443 N.W.2d 639 (S.D. 1989), 16291, Studt v. Studt
|Citation:||443 N.W.2d 639|
|Opinion Judge:||The opinion of the court was delivered by: Wuest|
|Party Name:||Rebecca STUDT, Appellant, v. Roger STUDT, Appellee.|
|Attorney:||Robert B. Anderson, May, Adam, Gerdes & Thompson, Pierre, South Dakota, Attorneys for Appellant.|
|Case Date:||July 05, 1989|
|Court:||Supreme Court of South Dakota|
Considered on Briefs March 23, 1989.
Robert B. Anderson, May, Adam, Gerdes & Thompson, Pierre, for appellant.
J.M. Grossenburg, Day & Grossenburg, Winner, for appellee.
WUEST, Chief Justice.
The trial court entered judgment granting Rebecca Studt (Rebecca) and Roger Studt (Roger) a divorce on the basis of extreme cruelty. Rebecca appeals those portions of the judgment regarding property division, alimony and child support. We affirm in part and reverse and remand in part.
The parties were married on August 14, 1970. At the time of trial, both parties were thirty-six years of age and enjoyed excellent health. Two children were born of the marriage, a daughter who was eight years old at the time of the divorce and a son who was age four at that time.
At the time of their marriage, Roger had an eighth grade education. Since the age of thirteen years, he had been engaged in farming. Rebecca had completed one year of college. During the first eight years of her marriage to Roger, Rebecca had worked at the South Dakota State Library in Pierre, South Dakota, and at a bank in Presho, South Dakota. Following the birth of the parties' first child, Rebecca did not
return to work outside the home. Instead, she devoted full time to her duties as a housewife and mother. Rebecca also contributed to the operation of the farm by occasionally helping with the chores and performing necessary bookkeeping tasks.
The parties' goal at the time of their marriage was to acquire a farming operation. The records show they were successful in attaining this goal. At the time of trial, they owned 775 acres of farmland and leased an additional 1200 acres. Of the 775 acres owned by the parties, 160 acres had been a gift from Roger's parents. This gift was made during the parties' marriage. The record shows that the parties had operated a profitable farm and that they had accumulated other property, including farm equipment, livestock and grain. The trial court credited the farming operation's success to both parties, finding that both contributed 100 percent of their time and efforts.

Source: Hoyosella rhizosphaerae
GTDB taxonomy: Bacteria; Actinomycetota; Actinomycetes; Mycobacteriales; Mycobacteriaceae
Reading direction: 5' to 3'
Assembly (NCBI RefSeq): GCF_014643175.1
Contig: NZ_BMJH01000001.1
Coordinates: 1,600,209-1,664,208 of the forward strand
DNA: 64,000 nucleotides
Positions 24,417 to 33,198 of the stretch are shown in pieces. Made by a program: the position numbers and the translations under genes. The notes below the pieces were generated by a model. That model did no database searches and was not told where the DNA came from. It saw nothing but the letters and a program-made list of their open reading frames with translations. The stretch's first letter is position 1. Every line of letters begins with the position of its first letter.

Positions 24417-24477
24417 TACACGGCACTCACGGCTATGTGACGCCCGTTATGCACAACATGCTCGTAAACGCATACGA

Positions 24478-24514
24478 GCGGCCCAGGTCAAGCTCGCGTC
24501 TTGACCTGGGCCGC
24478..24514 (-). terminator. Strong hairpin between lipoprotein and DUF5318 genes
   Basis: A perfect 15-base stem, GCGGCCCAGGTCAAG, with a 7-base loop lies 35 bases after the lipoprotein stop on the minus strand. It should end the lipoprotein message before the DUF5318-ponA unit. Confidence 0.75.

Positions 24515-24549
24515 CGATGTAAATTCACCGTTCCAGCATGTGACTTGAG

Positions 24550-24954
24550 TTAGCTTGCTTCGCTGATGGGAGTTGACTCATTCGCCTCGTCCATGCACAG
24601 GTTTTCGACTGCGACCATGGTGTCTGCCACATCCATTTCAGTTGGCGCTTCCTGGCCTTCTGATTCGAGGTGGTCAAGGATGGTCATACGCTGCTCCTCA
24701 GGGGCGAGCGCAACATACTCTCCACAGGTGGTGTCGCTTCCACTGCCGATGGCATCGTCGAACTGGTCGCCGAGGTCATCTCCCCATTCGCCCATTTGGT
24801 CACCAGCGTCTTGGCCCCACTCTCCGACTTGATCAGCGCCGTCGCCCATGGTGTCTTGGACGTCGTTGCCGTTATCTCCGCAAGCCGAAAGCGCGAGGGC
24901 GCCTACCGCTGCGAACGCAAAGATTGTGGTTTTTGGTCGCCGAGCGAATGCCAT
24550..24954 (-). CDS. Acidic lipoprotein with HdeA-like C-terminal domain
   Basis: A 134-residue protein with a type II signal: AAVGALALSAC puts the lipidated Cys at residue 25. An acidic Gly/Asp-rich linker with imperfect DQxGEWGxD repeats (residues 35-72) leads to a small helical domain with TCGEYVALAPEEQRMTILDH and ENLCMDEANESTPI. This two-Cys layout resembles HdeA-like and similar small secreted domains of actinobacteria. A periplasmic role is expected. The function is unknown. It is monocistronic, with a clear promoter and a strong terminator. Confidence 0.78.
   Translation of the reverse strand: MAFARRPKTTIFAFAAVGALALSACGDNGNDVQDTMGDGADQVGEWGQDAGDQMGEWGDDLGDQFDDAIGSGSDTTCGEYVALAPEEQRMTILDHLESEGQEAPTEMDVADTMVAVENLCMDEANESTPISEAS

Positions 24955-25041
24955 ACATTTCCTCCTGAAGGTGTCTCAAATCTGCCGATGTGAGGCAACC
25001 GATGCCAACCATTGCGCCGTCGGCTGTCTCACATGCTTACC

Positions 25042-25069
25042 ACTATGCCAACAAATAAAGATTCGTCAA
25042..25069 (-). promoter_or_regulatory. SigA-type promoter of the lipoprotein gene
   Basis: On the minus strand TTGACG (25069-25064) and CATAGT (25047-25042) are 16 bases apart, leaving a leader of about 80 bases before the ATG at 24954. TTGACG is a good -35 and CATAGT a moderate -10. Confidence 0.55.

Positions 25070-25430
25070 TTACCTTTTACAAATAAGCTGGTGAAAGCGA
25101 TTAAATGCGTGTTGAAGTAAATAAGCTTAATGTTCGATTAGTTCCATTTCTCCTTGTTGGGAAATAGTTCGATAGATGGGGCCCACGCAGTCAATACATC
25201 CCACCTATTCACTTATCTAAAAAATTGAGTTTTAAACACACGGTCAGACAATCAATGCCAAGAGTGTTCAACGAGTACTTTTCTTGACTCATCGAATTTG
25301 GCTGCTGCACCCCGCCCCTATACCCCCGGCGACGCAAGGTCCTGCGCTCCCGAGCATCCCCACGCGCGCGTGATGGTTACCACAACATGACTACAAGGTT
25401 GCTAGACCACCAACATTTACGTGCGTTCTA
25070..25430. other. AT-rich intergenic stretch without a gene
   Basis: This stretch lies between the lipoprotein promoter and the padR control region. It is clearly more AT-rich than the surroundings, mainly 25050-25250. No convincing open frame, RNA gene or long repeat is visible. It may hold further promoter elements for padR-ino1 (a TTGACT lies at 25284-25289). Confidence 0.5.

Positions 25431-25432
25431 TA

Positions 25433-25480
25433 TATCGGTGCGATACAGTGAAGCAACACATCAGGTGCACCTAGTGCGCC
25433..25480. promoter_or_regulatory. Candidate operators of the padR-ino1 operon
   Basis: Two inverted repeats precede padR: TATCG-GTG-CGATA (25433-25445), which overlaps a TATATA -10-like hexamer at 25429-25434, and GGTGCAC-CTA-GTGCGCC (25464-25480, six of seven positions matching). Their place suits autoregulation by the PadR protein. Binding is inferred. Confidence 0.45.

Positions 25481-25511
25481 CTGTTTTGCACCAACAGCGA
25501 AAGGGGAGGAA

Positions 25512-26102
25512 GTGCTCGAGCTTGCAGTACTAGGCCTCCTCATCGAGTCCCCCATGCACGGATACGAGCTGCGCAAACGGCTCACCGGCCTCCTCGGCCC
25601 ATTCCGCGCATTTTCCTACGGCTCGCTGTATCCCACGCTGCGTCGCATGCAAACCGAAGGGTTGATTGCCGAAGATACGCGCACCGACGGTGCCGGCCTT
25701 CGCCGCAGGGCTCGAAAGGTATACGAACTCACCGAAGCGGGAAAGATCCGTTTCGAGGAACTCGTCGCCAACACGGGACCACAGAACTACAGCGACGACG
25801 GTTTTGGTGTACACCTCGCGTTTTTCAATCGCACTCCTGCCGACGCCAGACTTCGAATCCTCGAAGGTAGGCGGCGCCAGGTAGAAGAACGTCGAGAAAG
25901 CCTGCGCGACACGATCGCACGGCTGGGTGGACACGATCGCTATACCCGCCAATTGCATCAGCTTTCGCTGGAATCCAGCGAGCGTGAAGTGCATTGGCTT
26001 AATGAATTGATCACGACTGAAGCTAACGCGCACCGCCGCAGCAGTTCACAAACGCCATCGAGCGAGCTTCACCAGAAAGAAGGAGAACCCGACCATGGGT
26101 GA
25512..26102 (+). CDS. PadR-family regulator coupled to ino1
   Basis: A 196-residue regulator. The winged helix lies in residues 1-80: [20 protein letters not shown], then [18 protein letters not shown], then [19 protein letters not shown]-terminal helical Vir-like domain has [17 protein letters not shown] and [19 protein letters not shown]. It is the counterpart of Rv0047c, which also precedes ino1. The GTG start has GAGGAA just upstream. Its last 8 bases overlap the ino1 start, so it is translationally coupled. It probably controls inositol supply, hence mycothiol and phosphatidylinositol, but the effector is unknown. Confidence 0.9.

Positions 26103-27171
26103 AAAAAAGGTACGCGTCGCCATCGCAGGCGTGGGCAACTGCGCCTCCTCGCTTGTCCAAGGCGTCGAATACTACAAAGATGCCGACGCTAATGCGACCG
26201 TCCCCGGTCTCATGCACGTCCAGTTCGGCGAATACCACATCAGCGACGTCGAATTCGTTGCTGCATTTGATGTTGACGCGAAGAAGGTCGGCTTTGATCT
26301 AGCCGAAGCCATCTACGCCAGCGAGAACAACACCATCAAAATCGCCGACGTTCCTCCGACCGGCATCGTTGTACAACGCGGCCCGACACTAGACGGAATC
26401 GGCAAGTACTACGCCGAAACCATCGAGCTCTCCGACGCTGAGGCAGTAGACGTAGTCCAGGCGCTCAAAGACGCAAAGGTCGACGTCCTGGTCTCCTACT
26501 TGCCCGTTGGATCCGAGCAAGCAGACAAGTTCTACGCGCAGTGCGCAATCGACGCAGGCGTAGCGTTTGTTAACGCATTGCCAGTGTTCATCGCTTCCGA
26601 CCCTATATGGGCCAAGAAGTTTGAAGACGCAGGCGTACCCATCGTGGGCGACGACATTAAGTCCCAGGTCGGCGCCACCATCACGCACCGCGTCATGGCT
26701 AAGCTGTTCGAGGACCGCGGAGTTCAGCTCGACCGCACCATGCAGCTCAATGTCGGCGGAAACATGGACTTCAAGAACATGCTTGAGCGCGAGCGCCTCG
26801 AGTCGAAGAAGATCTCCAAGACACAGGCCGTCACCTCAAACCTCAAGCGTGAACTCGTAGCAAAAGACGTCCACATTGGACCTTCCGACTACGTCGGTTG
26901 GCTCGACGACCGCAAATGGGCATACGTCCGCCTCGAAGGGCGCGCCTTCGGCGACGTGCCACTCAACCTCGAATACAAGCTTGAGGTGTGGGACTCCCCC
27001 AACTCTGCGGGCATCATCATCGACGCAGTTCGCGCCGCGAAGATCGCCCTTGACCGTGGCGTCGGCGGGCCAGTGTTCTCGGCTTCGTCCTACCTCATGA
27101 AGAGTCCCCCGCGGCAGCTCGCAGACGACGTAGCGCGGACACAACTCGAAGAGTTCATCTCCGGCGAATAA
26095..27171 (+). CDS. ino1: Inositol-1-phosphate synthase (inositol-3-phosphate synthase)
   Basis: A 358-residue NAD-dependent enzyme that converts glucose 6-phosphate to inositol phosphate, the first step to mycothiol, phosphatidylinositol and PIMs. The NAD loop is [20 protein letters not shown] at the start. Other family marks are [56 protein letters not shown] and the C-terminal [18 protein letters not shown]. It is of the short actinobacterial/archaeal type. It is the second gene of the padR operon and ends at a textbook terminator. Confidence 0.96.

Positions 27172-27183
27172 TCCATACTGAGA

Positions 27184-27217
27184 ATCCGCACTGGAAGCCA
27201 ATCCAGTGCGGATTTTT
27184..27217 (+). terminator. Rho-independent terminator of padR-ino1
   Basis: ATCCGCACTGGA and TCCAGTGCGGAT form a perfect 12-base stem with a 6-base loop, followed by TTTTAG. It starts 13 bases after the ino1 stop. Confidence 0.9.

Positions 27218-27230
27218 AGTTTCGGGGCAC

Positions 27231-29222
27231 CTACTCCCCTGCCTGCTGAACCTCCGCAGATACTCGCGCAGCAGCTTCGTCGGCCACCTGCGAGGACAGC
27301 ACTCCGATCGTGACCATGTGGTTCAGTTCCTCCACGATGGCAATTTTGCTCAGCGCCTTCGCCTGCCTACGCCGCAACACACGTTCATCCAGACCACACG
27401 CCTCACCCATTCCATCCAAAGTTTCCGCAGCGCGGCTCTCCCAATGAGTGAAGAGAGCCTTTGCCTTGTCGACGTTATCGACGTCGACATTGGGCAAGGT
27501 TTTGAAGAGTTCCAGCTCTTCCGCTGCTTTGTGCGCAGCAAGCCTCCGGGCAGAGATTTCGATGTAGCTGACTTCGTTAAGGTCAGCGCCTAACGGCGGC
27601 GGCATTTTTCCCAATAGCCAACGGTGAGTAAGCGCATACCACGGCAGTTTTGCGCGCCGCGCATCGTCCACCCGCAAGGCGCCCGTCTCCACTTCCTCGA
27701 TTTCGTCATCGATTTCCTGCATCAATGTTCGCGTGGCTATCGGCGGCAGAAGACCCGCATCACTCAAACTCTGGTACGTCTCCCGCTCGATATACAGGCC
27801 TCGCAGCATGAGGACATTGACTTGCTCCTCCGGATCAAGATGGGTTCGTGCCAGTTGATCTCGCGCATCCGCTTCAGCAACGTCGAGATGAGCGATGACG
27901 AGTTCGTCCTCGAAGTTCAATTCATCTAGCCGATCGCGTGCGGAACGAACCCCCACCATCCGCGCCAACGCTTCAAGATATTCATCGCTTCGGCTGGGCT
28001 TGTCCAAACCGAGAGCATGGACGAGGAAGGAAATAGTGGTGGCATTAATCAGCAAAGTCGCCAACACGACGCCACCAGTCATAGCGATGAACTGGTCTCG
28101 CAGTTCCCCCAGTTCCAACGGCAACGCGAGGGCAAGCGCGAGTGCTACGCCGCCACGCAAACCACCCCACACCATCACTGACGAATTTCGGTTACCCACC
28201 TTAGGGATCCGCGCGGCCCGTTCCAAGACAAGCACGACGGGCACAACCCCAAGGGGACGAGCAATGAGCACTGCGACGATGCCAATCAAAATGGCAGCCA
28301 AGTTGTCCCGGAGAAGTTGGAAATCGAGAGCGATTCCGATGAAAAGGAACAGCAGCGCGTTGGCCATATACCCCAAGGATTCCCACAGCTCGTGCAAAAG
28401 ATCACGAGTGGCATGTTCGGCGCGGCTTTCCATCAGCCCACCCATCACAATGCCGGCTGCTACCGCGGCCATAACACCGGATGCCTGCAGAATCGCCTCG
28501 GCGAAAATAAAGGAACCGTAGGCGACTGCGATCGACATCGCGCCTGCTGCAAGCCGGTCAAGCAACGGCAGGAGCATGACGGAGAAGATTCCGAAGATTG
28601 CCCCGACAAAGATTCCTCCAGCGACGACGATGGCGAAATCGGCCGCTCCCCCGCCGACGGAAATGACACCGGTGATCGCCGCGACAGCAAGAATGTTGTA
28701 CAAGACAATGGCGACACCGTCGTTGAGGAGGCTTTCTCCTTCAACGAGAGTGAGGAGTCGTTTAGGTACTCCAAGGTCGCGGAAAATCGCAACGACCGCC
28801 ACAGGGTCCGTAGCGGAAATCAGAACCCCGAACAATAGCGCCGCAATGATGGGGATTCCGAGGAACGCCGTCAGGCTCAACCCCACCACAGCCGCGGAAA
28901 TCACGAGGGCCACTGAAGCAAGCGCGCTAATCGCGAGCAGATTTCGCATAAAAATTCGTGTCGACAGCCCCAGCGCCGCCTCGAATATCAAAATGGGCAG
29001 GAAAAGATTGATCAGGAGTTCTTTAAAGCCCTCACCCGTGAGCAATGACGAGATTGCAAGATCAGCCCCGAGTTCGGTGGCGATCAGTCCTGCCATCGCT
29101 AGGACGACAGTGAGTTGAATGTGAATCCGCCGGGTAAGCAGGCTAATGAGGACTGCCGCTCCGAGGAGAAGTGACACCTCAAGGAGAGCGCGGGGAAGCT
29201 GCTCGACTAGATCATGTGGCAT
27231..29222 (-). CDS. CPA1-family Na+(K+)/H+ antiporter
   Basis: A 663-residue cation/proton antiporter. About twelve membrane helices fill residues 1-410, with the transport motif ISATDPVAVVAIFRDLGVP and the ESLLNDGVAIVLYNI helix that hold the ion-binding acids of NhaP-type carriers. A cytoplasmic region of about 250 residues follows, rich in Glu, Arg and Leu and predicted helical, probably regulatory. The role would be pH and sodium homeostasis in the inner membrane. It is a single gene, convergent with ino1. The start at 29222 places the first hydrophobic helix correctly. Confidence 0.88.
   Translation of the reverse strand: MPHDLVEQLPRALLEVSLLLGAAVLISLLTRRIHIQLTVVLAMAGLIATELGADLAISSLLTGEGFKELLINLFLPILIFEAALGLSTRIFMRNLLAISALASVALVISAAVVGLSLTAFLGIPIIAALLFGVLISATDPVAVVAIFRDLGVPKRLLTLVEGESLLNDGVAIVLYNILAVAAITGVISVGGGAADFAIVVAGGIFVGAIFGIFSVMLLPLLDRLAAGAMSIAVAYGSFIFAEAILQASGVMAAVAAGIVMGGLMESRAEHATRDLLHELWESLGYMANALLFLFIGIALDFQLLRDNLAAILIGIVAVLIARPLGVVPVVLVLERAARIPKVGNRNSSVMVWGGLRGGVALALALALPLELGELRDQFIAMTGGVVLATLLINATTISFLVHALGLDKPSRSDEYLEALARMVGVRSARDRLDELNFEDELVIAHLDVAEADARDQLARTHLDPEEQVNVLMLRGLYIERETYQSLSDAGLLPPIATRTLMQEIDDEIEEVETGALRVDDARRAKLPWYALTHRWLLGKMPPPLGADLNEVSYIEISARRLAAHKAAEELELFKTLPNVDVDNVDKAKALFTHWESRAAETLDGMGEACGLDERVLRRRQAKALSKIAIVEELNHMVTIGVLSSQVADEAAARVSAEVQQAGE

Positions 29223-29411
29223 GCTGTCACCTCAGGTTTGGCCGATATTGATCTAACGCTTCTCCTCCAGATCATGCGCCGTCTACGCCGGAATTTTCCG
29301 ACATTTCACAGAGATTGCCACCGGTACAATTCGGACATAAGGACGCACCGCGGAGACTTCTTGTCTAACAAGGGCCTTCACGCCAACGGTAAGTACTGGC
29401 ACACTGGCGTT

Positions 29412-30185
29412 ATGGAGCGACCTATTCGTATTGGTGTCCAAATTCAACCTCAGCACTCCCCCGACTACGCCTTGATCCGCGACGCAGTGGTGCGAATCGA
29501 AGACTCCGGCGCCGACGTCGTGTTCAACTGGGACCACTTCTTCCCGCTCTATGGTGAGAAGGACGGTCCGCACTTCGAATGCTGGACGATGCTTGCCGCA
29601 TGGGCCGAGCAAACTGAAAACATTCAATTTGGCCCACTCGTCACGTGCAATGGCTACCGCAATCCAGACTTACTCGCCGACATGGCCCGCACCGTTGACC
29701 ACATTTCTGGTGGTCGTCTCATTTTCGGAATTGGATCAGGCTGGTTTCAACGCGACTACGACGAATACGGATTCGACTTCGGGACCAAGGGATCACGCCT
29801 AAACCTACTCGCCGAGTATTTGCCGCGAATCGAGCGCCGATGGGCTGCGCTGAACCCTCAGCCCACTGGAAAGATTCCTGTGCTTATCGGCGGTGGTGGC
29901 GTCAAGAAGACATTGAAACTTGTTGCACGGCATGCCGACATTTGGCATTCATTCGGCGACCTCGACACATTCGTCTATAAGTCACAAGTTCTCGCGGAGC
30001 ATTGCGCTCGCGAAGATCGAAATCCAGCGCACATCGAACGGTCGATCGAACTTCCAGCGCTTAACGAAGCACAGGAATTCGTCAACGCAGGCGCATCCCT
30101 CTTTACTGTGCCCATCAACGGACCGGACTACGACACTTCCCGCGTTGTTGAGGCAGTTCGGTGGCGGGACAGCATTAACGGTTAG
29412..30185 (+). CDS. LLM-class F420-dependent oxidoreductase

The trial court determined the value of the marital assets to be $261,642. It also found that the marital liabilities totalled $157,328 and that Roger brought into the marriage assets worth $13,000. After these amounts were subtracted, the value of marital property for division was $91,314. The trial court ordered Roger to pay Rebecca $25,000 as her interest in the marital property. Rebecca also was awarded various items in her possession and personal property. Roger was awarded the remaining marital property, along with the liability for the marital debts.
Rebecca was awarded rehabilitative alimony in the amount of $400 per month for thirty-six months. The trial court determined that rehabilitative alimony was necessary for Rebecca so that she could improve her chances of securing meaningful employment. Roger was also ordered to pay one-half of Rebecca's attorney fees.
Although the trial court found both parties to be fit parents, it awarded Rebecca primary custody of the children. The trial court determined the parties' average income for the five years preceding the divorce to be $23,370. It then ordered Roger to pay child support in the amount of $250 per child per month.
On appeal, Rebecca contends that the trial court improperly computed the value of the marital assets, divided the property inequitably, and inadequately awarded rehabilitative alimony and child support. Rebecca also moves for additional costs and attorney fees for bringing this appeal. We will address each issue separately.
VALUATION OF MARITAL ASSETS
Rebecca argues that the trial court was clearly erroneous in valuing the parties' property, particularly the real estate, livestock, grain, and bank accounts and insurance. She also claims error in the trial court's determination of the parties' liabilities. We disagree with Rebecca's contentions with regard to the realty, but we find the trial court's determination of the value of the grain and the bank accounts and insurance to be clearly erroneous.
This court has previously held that "[e]xactitude is not required of the trial court in the valuation of assets in a dissolution proceeding; it is only necessary that the value arrived at lies within a reasonable range of figures." Baltzer v. Baltzer, 422 N.W.2d 584, 586 (S.D.1988) (quoting Goehry v. Goehry, 354 N.W.2d 192, 196 (S.D.1984)). The only time this court will interfere with a trial court's valuations is when they are clearly erroneous or where assets are completely overlooked by said court. Herrboldt v. Herrboldt, 303 N.W.2d 571, 572 (S.D.1981). In the absence of a stipulation as to the value of marital assets, the parties must "produce hard evidence as to those values other than their own personal opinions." Hanks v. Hanks, 296 N.W.2d 523, 526 (S.D.1980). The trial court, however, is not required to accept either party's proposed valuation. Baltzer, 422 N.W.2d at 586; Hanks, 296 N.W.2d at 526.
The record in the present case supports the trial court's findings with regard to the value of the real estate. At the trial, Rebecca introduced an appraisal valuing the real property at $139,600. She also testified that the value of the realty was
higher. In his testimony, Roger valued the real estate at $119,275. The trial court, in its findings of fact, stated that the parties' realty was worth $135,000. Since this...
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